Words aren’t set in stone (well, except for the ten commandments, BOOM BOOM). Their meanings change over time, depending on how people use them. And there’s nothing wrong with that. So here are five everyday words which started out meaning one thing, but have now morphed into something completely different.
Silly used to mean ‘pious’. It comes from an old English word, seely (which makes you sound like you’re saying ‘silly’ in a comedy/slightly offensive Italian accent if you say it out loud) which meant happy. Here’s how it evolved over time:
Innocent (we’re up to around the year 1200 now)
Pitiable (we’re at the end of the 1300s at this point)
Foolish (around the 1570s).
This final use was cemented by Sir Billy of Shakespeare. In A Midsummer Night’s Dream, Hippolyta says: ‘This is the silliest stuff that ever I heard.’
I had a teacher at primary school who used to say ‘nice is not a nice word’. I think she probably didn’t like it because we tend to overuse it. But turns out it literally wasn’t a nice word – it comes from the Latin word nescius, which means ignorant, and was previously used to describe stupid people.
‘Nice’ has actually had loads of different meaning over the years. From about 1300 to the end of the 1600s it mainly meant silly or foolish. But it was also used to describe someone who was ‘very particular’ or ‘finickety’, as well as people who were flash dressers. At some point in the 16th century it took on a more positive meaning, and was used to describe things that were considered ‘refined’.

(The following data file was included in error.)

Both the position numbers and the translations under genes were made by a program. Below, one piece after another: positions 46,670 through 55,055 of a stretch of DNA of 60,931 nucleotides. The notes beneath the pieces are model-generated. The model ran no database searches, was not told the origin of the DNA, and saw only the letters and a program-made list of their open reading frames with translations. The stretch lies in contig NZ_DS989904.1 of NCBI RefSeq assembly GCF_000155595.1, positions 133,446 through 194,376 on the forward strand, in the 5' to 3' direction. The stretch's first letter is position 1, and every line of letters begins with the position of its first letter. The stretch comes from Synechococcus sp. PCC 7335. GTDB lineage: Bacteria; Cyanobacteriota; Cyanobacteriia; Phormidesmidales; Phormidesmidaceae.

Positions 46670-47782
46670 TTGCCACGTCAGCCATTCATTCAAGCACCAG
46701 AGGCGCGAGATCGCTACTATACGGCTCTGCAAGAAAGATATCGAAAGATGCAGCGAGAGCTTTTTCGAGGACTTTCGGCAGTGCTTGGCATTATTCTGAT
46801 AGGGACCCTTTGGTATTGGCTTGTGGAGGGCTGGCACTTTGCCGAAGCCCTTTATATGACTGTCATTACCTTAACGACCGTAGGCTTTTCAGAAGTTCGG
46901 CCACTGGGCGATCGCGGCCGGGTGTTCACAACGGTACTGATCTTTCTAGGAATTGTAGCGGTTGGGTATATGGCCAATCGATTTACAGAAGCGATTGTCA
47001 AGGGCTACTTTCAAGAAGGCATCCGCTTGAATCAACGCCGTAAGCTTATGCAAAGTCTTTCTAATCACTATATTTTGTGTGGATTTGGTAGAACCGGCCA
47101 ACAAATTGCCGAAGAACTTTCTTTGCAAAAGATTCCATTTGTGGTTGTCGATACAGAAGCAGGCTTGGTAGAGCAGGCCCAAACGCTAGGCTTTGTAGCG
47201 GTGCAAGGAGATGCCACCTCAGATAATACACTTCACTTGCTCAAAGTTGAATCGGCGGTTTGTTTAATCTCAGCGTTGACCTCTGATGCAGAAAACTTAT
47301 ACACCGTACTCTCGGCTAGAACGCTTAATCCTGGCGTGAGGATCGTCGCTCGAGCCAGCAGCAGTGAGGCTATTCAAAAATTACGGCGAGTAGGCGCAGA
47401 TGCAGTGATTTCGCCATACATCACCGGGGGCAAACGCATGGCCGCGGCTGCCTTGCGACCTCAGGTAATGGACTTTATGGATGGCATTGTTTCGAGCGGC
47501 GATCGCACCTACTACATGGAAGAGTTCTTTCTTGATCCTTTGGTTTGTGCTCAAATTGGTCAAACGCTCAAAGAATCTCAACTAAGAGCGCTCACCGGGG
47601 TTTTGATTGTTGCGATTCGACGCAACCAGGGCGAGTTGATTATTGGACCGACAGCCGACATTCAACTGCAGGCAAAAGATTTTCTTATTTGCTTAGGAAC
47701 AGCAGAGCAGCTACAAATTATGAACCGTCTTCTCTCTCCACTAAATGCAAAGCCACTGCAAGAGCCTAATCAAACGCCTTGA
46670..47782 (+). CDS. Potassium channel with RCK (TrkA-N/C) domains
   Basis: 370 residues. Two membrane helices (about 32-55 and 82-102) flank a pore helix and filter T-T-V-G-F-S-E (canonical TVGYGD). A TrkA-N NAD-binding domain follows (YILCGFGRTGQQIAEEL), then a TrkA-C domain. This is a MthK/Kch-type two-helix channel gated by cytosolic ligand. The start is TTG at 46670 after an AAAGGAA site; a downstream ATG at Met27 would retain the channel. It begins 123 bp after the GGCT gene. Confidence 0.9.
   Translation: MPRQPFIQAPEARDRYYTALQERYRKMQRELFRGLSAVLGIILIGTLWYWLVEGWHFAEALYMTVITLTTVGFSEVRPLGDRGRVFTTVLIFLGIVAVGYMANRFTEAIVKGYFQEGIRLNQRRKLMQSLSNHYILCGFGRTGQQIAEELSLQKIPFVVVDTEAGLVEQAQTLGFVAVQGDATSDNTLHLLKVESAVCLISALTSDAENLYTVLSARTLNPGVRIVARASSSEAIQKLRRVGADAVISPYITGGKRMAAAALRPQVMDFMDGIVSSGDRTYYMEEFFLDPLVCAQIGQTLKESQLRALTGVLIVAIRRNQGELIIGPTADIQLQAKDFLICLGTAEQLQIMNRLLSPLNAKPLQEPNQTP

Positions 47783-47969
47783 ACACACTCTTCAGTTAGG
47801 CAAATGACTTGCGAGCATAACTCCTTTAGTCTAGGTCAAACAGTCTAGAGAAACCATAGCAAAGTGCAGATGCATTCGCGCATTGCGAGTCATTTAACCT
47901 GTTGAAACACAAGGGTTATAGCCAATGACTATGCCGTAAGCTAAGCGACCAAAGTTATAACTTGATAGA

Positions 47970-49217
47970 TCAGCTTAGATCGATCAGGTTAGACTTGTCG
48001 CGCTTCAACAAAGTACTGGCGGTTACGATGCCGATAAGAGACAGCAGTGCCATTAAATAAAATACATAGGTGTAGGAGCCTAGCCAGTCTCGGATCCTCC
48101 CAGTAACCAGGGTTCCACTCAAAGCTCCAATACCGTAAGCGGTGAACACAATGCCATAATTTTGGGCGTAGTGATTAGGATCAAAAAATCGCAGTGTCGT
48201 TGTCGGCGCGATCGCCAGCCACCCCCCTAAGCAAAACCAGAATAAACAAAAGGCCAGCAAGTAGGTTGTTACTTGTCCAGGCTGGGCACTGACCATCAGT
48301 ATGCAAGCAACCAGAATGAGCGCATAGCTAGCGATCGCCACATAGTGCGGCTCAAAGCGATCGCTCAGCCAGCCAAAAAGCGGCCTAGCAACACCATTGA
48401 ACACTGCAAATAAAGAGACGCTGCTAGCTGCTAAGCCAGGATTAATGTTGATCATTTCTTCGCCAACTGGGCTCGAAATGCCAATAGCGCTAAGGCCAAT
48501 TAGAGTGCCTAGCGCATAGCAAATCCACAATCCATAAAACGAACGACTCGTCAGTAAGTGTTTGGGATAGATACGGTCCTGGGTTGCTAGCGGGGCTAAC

My primary school teacher was in good company when it came to thinking that ‘nice’ was used too much – Jane Austen evidently thought the same, as shown in this exchange from Northanger Abbey when Henry Tilney says:
‘…and this is a very nice day, and we are taking a very nice walk, and you are two very nice young ladies. Oh, it is a very nice word, indeed! It does for everything.’
Back in the 14th century, ‘naughty’ meant ‘having nothing’. As in I have naught so I’m naughty. Because adding a ‘y’ to a word generally changes the meaning to ‘characterised by’ – think ‘juicy’, which means that something ‘has juice’ (that sounds a bit gross, sorry). And if you have naught, then you might have to do questionable things, like stealing or prostituting, to try not to have naught anymore. And that, it seems, is how ‘naughty’ took on the meaning it has today.
Nowadays ‘pretty’ as an adjective means ‘attractive’ and is usually only applied to us ladies. And, as is so often the way (damn you patriarchy!) if it is used for a man it’s often derogatory, as in ‘pretty boy’. ‘Pretty’ first appeared around a millennium ago as ‘praettig’, which means ‘crafty’ (as in foxes, not sewing or origami) or ‘cunning’. This came from the word ‘praett’, which means ‘trick’. Because being crafty or cunning isn’t always bad, it began to take on more positive connotations of skilful or clever, until we get where we are today. The skilful bit is also where we get the adverb from i.e. ‘pretty cool’ or ‘pretty rubbish’. (In case you fell asleep in English class the day they covered adverbs, they’re words that describe or give more information about verbs, adjectives or other adverbs. Even I nearly fell asleep then.)
Bully = bad, right? Well, yes, it does now. But back in the 1530s it meant ‘sweetheart’. It was used for both boys and girls, and is thought to originate from a Dutch word ‘boel’, which means ‘lover’ (and also ‘brother’ which I’m going to gloss over, because ew). During the 17th century the meaning morphed into ‘fine fellow’. Still nice. But at some point people decided that a ‘fine fellow’ could also be a bit of a dick, which then developed into the idea of a bully (the fact that it has ‘bull’ in it might also have had something to do with this). The old meaning is still just about hanging around in the phrase ‘bully for you’ when someone does something good (although I’ve only ever used that sarcastically).
PS Don’t do bullying kids!
(See also word of the week ‘egregious’ which used to mean really good.)